The neighborhood of Harlem is steeped in history and culture. Music continues to pour out of its jazz clubs, and, on Sunday mornings, women wearing their finest hats still promenade down its brownstone-lined streets. Many of those brownstones, after years of being shuttered, are now being renovated to their former glory—ushering even more life to this legendary community and enticing new residents to, as Duke Ellington put it, "Take the A Train."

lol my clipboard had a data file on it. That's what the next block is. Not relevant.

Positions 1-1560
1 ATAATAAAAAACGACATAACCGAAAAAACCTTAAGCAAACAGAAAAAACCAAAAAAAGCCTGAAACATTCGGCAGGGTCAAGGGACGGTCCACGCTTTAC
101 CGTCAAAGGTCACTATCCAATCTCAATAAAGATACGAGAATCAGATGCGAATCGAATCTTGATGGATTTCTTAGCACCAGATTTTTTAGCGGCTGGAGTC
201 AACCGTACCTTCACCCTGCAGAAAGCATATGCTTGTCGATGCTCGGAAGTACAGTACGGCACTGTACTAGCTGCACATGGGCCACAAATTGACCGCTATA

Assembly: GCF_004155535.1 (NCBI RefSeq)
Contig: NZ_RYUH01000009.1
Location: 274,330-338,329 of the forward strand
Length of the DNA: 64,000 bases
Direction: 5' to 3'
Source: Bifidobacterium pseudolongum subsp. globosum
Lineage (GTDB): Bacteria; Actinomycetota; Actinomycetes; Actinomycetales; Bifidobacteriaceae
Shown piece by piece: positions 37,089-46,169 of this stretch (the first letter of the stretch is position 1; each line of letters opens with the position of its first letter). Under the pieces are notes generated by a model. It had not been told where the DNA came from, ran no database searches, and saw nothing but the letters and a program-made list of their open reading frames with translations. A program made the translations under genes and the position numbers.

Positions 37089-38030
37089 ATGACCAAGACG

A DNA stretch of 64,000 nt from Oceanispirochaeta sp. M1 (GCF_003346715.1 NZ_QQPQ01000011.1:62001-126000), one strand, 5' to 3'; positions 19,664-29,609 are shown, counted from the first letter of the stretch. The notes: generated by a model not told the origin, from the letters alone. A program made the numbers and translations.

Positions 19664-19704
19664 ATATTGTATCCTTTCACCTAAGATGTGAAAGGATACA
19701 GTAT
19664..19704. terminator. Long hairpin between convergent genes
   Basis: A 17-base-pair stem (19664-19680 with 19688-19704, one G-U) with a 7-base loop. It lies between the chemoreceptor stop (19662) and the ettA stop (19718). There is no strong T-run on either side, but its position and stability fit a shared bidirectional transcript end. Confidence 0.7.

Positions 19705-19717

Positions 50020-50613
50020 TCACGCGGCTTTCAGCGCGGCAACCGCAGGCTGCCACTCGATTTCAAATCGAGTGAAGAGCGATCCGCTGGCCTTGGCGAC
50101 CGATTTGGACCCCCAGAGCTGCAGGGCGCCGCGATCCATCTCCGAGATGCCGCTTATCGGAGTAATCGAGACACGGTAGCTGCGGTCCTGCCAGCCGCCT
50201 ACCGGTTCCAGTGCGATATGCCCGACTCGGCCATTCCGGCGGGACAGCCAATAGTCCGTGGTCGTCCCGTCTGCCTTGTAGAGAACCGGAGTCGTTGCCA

Yet, as is often the case with urban renewal, gentrification brings with it higher rents. And longtime residents—the ones old enough to remember the first Harlem Renaissance—are being priced out of their homes. Fortunately, they have Victory One, an apartment building for low-income seniors.See how a designer made Victory One feel more like home.
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